LFMI‘s policy analysis of draft amendments to the Law on Alcohol Control

Continuing activities in the area of market deregulation, the Lithuanian Free Market Institute has analysed draft amendments on the Law on Alcohol Control and submitted its conclusions to relevant state institutions.

On correspondence between the goals and measures proposed in the draft law

All prohibitions laid down in the draft law are designed to reduce consumption of alcoholic beverages, especially by young people and adolescents, and so improve the general public health. This goal is understandable; it is also unquestionable that it’s imperative to solve particularly acute problems related with improper consumption of alcohol, for example, drink-driving, immoderate consumption of alcohol and the drinking by adolescents. The ongoing public debates demonstrate that the existing and the currently proposed measures have been tabled given the immense extent of the problem. However, the evaluation of these measures’ possible effects on the problem itself has not been fully completed and thoroughly discussed yet. The Institute therefore suggests taking heed of how, if at all, the proposed measures would contribute to attaining these goals and tackling these problems.

It should be noted that the recently adopted new restriction on advertising of alcoholic beverages, which has sparked heated debates and raised considerable doubts, has not come into effect yet. Similarly, the effectiveness of these measures has not been properly explored. It is scarcely expedient to put forth new measures of alcohol control without having conducted a detailed and complex evaluation of the roots of the problem itself. If the prohibition set forth in this draft law has been grounded on the belief that the current and soon-to-come-into-effect prohibitions are ineffective instruments, the latter should not be brought forward in general (since restrictions exist, but to no avail). Proposing yet stricter means of control before the recently adopted law takes effect shows that the Law on Alcohol Control is being amended without paying sufficient attention to the expediency and effectiveness of both the existing and proposed instruments.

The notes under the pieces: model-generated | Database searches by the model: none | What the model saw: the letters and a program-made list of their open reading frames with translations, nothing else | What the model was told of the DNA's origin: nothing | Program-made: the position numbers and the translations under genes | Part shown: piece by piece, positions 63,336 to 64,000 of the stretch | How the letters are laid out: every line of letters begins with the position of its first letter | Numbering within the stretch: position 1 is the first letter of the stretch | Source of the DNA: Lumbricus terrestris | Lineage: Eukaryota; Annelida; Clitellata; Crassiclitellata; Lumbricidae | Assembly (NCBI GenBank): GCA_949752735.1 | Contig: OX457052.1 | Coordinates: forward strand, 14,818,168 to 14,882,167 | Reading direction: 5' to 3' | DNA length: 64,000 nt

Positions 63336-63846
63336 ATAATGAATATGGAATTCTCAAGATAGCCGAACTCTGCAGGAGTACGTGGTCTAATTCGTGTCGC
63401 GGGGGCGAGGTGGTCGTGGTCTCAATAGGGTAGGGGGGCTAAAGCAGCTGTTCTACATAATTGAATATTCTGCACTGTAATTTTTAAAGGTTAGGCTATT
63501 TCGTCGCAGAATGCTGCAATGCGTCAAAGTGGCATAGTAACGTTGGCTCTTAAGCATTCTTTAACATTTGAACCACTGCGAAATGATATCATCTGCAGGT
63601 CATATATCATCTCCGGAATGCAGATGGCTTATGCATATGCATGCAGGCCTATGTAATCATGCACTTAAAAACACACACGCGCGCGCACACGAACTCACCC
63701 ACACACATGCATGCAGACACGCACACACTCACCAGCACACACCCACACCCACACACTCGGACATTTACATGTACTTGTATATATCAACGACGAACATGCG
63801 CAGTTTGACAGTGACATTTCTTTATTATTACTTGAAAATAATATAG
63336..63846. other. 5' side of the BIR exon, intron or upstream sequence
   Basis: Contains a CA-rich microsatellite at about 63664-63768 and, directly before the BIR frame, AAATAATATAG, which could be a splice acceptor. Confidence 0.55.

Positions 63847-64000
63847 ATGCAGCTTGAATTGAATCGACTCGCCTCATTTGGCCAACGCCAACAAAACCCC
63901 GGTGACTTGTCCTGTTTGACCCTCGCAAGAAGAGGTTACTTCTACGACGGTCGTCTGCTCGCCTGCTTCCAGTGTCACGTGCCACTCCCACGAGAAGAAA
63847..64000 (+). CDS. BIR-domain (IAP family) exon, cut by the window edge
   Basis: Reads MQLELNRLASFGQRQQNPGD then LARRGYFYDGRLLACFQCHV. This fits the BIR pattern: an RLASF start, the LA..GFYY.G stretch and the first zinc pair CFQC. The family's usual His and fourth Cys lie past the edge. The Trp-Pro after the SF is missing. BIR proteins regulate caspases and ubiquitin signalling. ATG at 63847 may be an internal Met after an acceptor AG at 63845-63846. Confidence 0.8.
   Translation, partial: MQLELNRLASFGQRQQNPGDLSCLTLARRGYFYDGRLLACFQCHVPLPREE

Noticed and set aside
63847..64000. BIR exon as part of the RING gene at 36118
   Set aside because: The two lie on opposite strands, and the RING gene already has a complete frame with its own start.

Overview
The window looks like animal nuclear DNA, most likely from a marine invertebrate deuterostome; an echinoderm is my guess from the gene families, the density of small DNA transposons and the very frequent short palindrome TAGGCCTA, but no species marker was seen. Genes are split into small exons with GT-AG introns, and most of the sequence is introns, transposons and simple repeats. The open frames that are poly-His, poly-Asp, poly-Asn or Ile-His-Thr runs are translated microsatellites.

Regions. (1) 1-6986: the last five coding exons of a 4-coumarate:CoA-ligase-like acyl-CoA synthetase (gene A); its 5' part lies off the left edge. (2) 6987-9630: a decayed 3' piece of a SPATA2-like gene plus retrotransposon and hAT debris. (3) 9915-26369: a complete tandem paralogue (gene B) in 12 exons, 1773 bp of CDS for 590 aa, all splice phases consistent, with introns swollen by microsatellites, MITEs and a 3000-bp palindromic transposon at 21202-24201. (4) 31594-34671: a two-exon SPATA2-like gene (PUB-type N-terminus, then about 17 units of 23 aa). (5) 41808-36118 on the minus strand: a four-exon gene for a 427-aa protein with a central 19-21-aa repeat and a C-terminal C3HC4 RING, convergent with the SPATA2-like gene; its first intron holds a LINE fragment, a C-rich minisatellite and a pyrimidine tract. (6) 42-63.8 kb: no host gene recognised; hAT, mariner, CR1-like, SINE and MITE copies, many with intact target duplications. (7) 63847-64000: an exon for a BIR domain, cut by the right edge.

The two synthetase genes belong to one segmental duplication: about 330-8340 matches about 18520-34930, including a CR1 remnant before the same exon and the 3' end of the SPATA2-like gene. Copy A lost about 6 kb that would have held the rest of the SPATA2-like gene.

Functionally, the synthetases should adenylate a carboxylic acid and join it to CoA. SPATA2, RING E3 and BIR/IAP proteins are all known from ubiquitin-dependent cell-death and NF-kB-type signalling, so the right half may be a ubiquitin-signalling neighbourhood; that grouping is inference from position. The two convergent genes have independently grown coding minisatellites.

The aim to curtail alcohol consumption without taking into account the culture of consumption isn’t well-directed. Decision makers skip the fact that there are at least two groups of consumers of spirits – consumers overusing alcohol or consuming alcohol inappropriately (these consumers are often the major factor behind the said problems) and consumers consuming alcohol moderately (they consume alcohol without overpassing social norms). It is commonly accepted that immoderate consumption of spirits prompts health and social problems. But modest consumption of alcohol in our society is a norm, and consumers have enough experience of life or theoretical knowledge about the potential damages to their health. For this reason, consumption of alcohol should not be demonised or restricted since there is neither scientific proof nor preconditions for state intervention.